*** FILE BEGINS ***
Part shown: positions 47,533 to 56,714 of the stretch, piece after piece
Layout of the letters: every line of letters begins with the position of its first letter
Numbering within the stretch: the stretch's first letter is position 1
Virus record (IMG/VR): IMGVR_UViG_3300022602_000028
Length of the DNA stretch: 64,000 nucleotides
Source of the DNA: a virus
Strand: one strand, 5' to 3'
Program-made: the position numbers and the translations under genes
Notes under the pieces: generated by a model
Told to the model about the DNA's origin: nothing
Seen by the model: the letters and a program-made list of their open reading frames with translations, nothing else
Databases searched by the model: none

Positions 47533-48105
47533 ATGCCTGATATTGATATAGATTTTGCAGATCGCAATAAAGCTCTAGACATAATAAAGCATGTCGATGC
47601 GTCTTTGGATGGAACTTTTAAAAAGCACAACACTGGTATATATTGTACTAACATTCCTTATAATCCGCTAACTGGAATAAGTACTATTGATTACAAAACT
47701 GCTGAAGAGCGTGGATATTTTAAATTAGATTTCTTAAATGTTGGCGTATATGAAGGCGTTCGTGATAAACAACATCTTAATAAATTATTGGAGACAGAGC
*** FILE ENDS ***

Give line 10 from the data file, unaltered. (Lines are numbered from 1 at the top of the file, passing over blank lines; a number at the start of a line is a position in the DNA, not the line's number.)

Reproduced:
Told to the model about the DNA's origin: nothing